0x20, 0x20, 0x20, 0x20, 0x20, 0x20, 0x20, 0x20, 0x20, 0x20, 0x20, 0x20, 0x20, 0x20, 0x20, 0x20, 0x58, 0x20, 0x20, 0x20, 0x58, 0x20, 0x20, 0x20,
                                        0x58, 0x20, 0x20, 0x20, 0x58, 0x20, 0x20, 0x20, 0x58, 0x58, 0x58, 0x20, 0x20, 0x20, 0x20, 0x20, 0x58, 0x20, 0x20, 0x20, 0x58, 0x0D, 0x0A, 0x20,
                                        0x20, 0x58, 0x20, 0x20, 0x20, 0x58, 0x20, 0x20, 0x20, 0x20, 0x20, 0x20, 0x20, 0x20, 0x20, 0x20, 0x20, 0x20, 0x20, 0x20, 0x20, 0x20, 0x20, 0x20,
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                                        0x20, 0x20, 0x20, 0x20, 0x20, 0x58, 0x20, 0x20, 0x20, 0x58, 0x20, 0x20, 0x20, 0x58, 0x20, 0x20, 0x20, 0x20, 0x20, 0x58, 0x20, 0x20, 0x20, 0x20,
                                        0x20, 0x58, 0x20, 0x20, 0x20, 0x58, 0x0D, 0x0A, 0x20, 0x20, 0x58, 0x20, 0x20, 0x20, 0x58, 0x20, 0x20, 0x20, 0x58, 0x58, 0x58, 0x58, 0x20, 0x20,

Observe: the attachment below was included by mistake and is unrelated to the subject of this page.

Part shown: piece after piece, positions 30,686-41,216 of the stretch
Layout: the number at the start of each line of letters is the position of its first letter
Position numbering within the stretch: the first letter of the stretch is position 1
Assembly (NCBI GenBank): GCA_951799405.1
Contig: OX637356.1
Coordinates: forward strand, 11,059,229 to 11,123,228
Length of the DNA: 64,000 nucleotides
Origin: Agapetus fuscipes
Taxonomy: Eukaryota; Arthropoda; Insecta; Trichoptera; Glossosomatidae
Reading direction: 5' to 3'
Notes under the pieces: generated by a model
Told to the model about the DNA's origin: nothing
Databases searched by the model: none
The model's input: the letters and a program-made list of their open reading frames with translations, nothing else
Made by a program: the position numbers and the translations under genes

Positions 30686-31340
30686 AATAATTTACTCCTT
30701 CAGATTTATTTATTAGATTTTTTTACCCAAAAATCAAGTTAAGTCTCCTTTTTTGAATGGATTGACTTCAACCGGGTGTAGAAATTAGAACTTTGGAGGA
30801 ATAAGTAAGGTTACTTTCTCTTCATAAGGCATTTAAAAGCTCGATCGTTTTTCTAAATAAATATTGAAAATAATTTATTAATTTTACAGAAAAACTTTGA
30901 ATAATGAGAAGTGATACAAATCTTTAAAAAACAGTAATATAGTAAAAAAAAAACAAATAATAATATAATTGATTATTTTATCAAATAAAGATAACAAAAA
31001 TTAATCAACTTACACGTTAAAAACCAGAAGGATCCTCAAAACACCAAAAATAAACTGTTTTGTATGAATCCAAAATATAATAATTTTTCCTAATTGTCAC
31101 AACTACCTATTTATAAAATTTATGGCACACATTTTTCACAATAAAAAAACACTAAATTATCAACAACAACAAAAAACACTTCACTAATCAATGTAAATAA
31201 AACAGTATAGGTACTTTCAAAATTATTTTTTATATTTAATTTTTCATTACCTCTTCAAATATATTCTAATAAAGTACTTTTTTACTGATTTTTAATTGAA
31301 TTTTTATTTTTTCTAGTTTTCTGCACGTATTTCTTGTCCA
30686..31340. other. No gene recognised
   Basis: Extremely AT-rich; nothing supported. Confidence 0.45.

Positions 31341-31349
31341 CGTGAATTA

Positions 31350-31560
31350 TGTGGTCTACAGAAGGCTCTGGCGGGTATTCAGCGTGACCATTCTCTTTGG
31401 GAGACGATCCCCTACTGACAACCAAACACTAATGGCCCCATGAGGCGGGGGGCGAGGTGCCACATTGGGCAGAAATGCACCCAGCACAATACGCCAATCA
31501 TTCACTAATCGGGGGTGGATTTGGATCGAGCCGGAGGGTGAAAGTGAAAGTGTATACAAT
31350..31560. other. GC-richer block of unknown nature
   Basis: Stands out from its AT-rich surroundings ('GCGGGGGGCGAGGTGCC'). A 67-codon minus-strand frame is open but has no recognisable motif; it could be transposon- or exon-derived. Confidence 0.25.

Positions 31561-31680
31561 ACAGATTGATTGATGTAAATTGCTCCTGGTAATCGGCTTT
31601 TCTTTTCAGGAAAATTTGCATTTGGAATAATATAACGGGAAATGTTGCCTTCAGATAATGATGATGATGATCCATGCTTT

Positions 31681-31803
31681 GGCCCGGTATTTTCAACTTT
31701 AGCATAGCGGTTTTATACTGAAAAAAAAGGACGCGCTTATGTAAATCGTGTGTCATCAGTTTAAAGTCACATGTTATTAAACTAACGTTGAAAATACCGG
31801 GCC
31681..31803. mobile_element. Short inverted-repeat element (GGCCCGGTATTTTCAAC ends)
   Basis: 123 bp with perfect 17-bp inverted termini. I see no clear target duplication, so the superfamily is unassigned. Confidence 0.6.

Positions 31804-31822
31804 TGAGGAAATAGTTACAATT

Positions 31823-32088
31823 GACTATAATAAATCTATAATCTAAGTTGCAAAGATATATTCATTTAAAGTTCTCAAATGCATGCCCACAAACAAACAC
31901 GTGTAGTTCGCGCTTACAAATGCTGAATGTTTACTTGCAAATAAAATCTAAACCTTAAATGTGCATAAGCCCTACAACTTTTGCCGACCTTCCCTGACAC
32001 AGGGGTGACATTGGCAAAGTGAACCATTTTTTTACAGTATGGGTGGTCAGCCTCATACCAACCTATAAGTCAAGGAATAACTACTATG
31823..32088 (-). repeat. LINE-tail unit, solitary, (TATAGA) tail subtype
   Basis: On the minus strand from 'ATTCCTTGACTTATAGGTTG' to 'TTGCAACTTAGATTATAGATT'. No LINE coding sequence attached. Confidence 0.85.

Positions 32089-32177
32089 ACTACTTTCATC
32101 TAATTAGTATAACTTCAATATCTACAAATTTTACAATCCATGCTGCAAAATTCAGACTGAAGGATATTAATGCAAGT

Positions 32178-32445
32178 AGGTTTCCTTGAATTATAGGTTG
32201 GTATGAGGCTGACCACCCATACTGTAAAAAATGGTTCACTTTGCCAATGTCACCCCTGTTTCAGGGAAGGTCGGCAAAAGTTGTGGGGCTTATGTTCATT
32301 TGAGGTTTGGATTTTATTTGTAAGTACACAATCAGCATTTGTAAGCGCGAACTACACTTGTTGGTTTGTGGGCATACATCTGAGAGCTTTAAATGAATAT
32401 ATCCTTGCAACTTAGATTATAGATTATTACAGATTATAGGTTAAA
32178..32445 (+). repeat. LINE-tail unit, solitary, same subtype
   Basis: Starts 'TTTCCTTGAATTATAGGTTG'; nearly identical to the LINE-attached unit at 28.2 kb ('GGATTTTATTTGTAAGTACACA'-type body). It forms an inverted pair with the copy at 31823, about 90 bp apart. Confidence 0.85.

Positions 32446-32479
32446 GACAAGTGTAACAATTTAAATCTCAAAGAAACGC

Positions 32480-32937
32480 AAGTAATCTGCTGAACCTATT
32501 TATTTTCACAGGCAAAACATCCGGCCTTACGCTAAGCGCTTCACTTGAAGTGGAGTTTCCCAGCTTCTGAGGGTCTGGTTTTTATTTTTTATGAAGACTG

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                                        0x20, 0x20, 0x20, 0x20, 0x20, 0x20, 0x20, 0x20, 0x20, 0x20, 0x20, 0x20, 0x20, 0x20, 0x58, 0x20, 0x20, 0x20, 0x58, 0x20, 0x20, 0x20, 0x58, 0x20,
                                        0x20, 0x20, 0x20, 0x20, 0x58, 0x20, 0x20, 0x20, 0x20, 0x20, 0x58, 0x20, 0x20, 0x20, 0x58, 0x0D, 0x0A, 0x20, 0x20, 0x58, 0x58, 0x58, 0x58, 0x58,
                                        0x20, 0x20, 0x20, 0x20, 0x20, 0x20, 0x20, 0x58, 0x20, 0x20, 0x20, 0x58, 0x20, 0x20, 0x20, 0x20, 0x58, 0x20, 0x20, 0x58, 0x20, 0x20, 0x20, 0x20,